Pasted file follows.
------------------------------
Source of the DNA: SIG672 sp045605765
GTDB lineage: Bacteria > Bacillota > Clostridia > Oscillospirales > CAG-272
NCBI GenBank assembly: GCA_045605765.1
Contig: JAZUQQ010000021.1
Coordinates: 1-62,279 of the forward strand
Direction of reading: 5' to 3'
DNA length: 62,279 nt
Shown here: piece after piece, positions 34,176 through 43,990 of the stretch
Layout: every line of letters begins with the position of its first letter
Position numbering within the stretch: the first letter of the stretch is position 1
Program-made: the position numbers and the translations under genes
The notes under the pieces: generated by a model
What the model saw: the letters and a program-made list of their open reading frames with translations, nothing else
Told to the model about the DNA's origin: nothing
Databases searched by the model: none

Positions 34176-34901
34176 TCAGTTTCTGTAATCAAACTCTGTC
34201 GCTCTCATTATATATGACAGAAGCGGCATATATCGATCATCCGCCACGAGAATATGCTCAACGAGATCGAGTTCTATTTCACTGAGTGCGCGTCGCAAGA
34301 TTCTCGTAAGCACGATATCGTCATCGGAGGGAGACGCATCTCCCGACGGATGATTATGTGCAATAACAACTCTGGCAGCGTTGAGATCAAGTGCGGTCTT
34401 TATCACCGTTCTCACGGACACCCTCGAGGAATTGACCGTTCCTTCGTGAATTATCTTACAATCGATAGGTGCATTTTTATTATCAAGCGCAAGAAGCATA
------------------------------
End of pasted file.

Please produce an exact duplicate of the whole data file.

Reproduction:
Source of the DNA: SIG672 sp045605765
GTDB lineage: Bacteria > Bacillota > Clostridia > Oscillospirales > CAG-272
NCBI GenBank assembly: GCA_045605765.1
Contig: JAZUQQ010000021.1
Coordinates: 1-62,279 of the forward strand
Direction of reading: 5' to 3'
DNA length: 62,279 nt
Shown here: piece after piece, positions 34,176 through 43,990 of the stretch
Layout: every line of letters begins with the position of its first letter
Position numbering within the stretch: the first letter of the stretch is position 1
Program-made: the position numbers and the translations under genes
The notes under the pieces: generated by a model
What the model saw: the letters and a program-made list of their open reading frames with translations, nothing else
Told to the model about the DNA's origin: nothing
Databases searched by the model: none

Positions 34176-34901
34176 TCAGTTTCTGTAATCAAACTCTGTC
34201 GCTCTCATTATATATGACAGAAGCGGCATATATCGATCATCCGCCACGAGAATATGCTCAACGAGATCGAGTTCTATTTCACTGAGTGCGCGTCGCAAGA
34301 TTCTCGTAAGCACGATATCGTCATCGGAGGGAGACGCATCTCCCGACGGATGATTATGTGCAATAACAACTCTGGCAGCGTTGAGATCAAGTGCGGTCTT
34401 TATCACCGTTCTCACGGACACCCTCGAGGAATTGACCGTTCCTTCGTGAATTATCTTACAATCGATAGGTGCATTTTTATTATCAAGCGCAAGAAGCATA